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More speed. More gizmos and gadgets. More money. More fame. Face it, everyone wants more.
In the realm of supply chain planning, everyone wants more forecast accuracy, more service, more inventory turns, more speed. More, more, more. How, then, do you get more?
The answer is often less.
For example, look at many collaboration efforts. Retailers share more and more
data with their trading partners, hoping and expecting this to help improve forecast accuracy and fill rates. There is so much information now being exchanged that supply chain partners literally don’t know what to do with it all. So they continue to do what they’ve always done and achieve the results they’ve always achieved. What’s worse is that many people believe that the continued mediocrity must be because of a lack of information. So they provide more still.
Maybe the solution is not more, but less. Much less.
Contrary to popular belief, there is no such thing as a “push” system in the retail supply chain. That’s because the retail supply chain includes the consumer and you can’t push product into the consumers’ hands. By properly forecasting this demand – for each product at each retail store – you can eliminate all other forecasting in the supply chain by calculating the chain reaction of demand. You need to forecast store level consumer demand anyway, so you might as well get the most of it. Less is best.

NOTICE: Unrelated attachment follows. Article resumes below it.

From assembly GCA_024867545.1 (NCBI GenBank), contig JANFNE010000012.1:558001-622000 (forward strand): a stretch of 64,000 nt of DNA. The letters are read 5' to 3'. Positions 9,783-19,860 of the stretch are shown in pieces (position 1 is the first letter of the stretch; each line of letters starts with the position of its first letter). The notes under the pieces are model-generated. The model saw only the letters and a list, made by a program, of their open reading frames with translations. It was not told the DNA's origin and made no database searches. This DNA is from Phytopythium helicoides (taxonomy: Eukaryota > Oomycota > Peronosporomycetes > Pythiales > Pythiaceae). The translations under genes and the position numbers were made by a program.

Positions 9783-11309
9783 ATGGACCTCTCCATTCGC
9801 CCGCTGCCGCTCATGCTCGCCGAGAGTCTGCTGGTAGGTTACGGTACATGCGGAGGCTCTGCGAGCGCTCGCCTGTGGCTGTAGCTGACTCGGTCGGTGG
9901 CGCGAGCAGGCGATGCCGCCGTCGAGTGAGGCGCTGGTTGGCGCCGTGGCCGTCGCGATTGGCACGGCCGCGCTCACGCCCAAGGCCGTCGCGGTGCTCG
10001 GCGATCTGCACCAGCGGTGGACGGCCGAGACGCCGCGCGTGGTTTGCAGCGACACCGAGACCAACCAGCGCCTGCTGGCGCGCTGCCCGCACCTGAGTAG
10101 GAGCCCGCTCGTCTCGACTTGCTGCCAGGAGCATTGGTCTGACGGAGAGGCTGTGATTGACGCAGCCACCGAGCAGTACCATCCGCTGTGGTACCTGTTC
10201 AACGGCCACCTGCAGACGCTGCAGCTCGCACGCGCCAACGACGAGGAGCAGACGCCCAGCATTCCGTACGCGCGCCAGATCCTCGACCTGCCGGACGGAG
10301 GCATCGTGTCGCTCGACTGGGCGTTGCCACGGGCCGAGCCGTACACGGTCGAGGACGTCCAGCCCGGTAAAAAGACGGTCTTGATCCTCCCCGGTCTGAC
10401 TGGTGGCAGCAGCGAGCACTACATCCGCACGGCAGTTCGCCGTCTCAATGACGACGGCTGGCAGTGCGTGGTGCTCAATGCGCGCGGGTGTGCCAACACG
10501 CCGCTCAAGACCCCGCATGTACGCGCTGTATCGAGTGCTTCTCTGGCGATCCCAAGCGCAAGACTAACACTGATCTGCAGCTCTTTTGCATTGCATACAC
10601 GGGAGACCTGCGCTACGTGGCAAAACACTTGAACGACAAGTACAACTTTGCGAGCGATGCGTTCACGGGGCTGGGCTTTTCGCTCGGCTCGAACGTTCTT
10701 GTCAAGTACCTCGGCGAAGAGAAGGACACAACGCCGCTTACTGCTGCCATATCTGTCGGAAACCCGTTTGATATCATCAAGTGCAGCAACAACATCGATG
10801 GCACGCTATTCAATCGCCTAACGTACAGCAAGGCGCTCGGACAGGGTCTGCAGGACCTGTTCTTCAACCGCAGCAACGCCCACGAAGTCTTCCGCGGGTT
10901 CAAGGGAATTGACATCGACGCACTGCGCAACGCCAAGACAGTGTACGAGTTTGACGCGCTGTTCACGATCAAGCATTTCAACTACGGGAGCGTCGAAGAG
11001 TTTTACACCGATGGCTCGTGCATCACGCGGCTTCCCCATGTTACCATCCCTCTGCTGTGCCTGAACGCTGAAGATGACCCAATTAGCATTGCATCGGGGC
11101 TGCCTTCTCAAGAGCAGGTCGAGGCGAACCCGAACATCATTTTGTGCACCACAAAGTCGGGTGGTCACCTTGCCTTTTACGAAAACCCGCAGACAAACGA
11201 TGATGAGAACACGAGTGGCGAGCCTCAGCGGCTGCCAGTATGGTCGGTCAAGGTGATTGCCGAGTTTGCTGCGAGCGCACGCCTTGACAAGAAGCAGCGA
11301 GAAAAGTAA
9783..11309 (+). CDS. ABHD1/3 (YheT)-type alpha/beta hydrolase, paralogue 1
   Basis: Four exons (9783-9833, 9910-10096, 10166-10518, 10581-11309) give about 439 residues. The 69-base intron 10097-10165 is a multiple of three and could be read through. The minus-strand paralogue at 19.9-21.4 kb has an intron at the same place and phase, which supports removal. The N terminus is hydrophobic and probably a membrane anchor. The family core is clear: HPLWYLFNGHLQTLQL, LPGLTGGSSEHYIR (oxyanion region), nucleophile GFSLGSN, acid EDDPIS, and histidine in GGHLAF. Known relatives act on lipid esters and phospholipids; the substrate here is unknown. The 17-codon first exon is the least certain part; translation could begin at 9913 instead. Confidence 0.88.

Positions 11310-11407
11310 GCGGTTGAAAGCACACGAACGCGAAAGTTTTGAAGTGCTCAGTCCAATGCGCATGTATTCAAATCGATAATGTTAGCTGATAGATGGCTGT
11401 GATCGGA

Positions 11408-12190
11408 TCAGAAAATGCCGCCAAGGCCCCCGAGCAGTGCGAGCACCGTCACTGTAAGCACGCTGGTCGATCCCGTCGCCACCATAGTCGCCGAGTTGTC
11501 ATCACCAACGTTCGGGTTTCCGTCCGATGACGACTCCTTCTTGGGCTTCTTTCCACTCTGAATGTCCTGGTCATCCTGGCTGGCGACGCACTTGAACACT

In terms of collaboration, why send gobs and gobs of disembodied information back and forth?
Every planner in the extended retail supply chain is trying to answer two questions:
- What do I need to ship?
- When do I need to ship it?
Think of a distribution manager mid-way through the supply chain. The answer to these
fundamental questions may or may not be buried in the terabytes of store level POS history, inventory balances and in-transit shipments, but it’s like looking for a needle in the haystack. Just because the information is plentiful, that doesn’t mean it’s useful. Why not just give actionable information? Again, just use the chain reaction of demand to tell him what he needs to ship and when he needs to ship it. No more than that.
Software companies sell solutions that try to factor in every conceivable constraint in the supply chain. These are complex algorithms that require enormous amounts of data and brainpower to decipher the output. And once you have it, you somehow have to explain it to management so that they can take action.
Why not just give people the right kind of information, presented in the right way, so that they can anticipate and resolve problems before they occur? You’d be surprised how many so-called constraints can be circumvented altogether with a little human ingenuity.
So, if you choose to subscribe to the less theory, what do you get in return? Ironically, more!
More forecast accuracy because you focus all of your forecasting effort on the store level
More service because as conditions change, you update your chain reaction of demand
when there’s still time to react.
More profits, because all of the complexity that’s been built up in the pursuit of MORE can be stripped away.
More peace of mind, because you can actually understand your supply chain without the
help of a PhD in Operations Research.
If you want “more”, you have to think “less”!